As tough, pithy, direct, and feral as Wakeland can be, he possesses a subtle eye that’s unexpectedly attuned to beauty. So, while Sunset and Jericho has no shortage of viscerally-described wounds and dead bodies (and fights: “Beyond thought. Beyond even desperation. My broken fingers felt someone’s hair. A neck, a face. I brought mine closer. Sank my teeth into soft jelly. Heard a scream and held on, gagging at the wash of fluid, the ropy fiber of an eyelash”), Wiebe counterbalances this occupational brutality with “something,” as Wakeland exclaims, whether a mood, sight, or moment:
The view from the mayor’s outer office was something. Pearl-coloured clouds had flung down snow all night, piling slim white barriers atop Vancouver’s roofs and awnings. A late morning rain was undoing the work, drowning Broadway in a slurry of gunmetal, platinum and ash. On Cambie Street, caution lights pulsed. An accident of some sort. It was February, and the wrong people were dying.
Even within that paragraph (the novel’s opener), the sublimity of the view steadily erodes; the panoramic beauty — snowfall from pearlescent clouds — cedes to “drowning,” “slurry,” “ash,” “caution lights,” and “dying.” The world, the urban world, that is, can never leave well enough alone. It intrudes and insinuates itself into every street and address.
Wakeland meets dark souls as his labyrinth of a case twists and turns and twists again. Callous, maniacal, self-serving, fanatical, entitled, deluded, lost, and hateful, Wiebe’s characters come across as opposite sides of the same coin. Wakeland notices as much and proceeds with the job in a state of deep reluctance. If the novel’s cadre of villains uses senseless violence to (supposedly) achieve societal betterment and the 1 percent uses its status to maintain a status quo that’s offensive to Wakeland, then what good is he doing as a gun-for-hire?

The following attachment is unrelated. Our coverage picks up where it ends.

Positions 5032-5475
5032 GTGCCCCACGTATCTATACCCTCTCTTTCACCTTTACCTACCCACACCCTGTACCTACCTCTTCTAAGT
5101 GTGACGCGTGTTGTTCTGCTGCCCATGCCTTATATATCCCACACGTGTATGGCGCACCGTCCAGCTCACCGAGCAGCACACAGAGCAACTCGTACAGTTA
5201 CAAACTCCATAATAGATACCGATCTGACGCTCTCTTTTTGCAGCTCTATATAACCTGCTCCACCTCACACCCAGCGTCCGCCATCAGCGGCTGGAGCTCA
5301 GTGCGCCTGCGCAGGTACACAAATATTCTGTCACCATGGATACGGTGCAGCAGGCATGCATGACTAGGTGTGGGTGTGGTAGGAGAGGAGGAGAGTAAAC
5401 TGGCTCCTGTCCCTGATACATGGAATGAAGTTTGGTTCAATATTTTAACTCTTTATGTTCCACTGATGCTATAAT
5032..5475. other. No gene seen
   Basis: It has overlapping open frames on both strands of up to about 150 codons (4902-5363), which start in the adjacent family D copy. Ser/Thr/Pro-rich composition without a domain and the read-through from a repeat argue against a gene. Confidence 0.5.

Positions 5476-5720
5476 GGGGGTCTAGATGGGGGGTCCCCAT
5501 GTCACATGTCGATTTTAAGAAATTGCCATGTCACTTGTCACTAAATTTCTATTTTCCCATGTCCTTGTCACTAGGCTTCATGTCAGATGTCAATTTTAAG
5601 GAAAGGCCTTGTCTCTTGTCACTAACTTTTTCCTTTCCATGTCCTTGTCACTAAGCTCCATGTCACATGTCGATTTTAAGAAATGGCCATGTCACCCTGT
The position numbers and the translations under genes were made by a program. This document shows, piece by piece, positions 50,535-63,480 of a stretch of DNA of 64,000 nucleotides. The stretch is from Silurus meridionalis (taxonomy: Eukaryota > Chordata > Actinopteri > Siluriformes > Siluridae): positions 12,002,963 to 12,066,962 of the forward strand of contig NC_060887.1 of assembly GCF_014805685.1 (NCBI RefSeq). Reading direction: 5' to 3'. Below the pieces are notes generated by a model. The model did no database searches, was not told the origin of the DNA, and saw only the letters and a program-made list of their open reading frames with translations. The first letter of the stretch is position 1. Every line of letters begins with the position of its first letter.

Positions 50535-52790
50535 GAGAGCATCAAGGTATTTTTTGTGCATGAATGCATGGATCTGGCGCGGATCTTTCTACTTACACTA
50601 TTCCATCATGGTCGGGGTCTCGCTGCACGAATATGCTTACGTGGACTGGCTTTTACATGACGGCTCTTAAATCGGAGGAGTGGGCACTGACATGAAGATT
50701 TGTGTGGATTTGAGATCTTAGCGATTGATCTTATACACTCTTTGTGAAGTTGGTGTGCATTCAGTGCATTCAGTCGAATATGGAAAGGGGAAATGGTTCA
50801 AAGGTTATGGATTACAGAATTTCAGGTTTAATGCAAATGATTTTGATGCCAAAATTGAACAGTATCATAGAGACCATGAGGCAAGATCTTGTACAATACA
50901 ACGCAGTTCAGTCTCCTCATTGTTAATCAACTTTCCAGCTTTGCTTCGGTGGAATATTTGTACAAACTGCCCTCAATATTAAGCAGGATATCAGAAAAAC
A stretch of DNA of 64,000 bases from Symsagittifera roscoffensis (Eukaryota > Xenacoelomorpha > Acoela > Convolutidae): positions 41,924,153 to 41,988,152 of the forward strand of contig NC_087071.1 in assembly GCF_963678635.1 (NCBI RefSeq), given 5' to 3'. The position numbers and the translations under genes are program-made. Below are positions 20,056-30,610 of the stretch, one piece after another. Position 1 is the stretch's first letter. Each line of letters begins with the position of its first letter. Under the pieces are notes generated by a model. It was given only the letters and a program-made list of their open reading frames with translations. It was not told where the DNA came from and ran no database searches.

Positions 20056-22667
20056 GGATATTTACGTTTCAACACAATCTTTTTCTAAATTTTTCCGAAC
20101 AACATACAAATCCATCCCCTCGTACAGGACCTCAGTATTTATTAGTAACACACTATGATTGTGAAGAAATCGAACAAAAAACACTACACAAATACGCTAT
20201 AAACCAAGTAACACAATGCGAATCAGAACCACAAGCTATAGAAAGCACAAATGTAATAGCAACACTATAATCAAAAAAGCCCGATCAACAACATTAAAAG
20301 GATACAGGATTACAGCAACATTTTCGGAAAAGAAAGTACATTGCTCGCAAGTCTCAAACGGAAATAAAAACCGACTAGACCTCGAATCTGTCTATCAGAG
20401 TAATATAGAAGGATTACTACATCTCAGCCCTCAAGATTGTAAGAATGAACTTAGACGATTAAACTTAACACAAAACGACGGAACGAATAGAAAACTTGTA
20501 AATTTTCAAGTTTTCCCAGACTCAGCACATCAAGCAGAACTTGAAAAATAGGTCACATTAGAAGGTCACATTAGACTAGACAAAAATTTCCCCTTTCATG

“I want to understand,” Wakeland states in assorted ways as Sunset and Jericho progresses. Optimally, understanding promotes enlightenment. With this disposition, however, Wakeland faces a quandary: what if this drive — for answers, for clarity, for truth — leads to unwanted or undesirable results? If home is a terrible place, or its citizens are, or, more generally, if the human species is just bad to the bone, then where does that leave Wiebe’s hero?
Wiebe realizes the value of a cliffhanger, and in Sunset and Jericho’s terminal words (“Just fucking watch me”) he’s crafted one that’s perfectly pitched. Without a doubt fans will stay tuned. We’ll wait for further news about the fate of Wakeland, a befuddled and earnest Everyman in a breathtakingly imperfect world.
My Two-Faced Luck, the fifth novel by Salt Spring Islander Brett Josef Grubisic, published in 2021 with Now or Never Publishing, is reviewed here by Geoffrey Morrison. A previous book, Oldness; or, the Last-Ditch Efforts of Marcus O (2018), was reviewed by Dustin Cole. Editor’s note: Brett Josef Grubisic has recently reviewed books by Joseph Kakwinokanasum, Chelene Knight, Lyndsie Bourgon, Gurjinder Basran, Don LePan, and Paul Headrick for The British Columbia Review.
The British Columbia Review
Publisher and Editor: Richard Mackie
Formerly The Ormsby Review, The British Columbia Review is an on-line book review and journal service for BC writers and readers. The Advisory Board consists of Jean Barman, Wade Davis, Robin Fisher, Barry Gough, Hugh Johnston, Kathy Mezei, Patricia Roy, Maria Tippett, and Graeme Wynn. Provincial Government Patron (since September 2018): Creative BC. Honorary Patron: Yosef Wosk. Scholarly Patron: SFU Graduate Liberal Studies.
“Only connect.” – E.M. Forster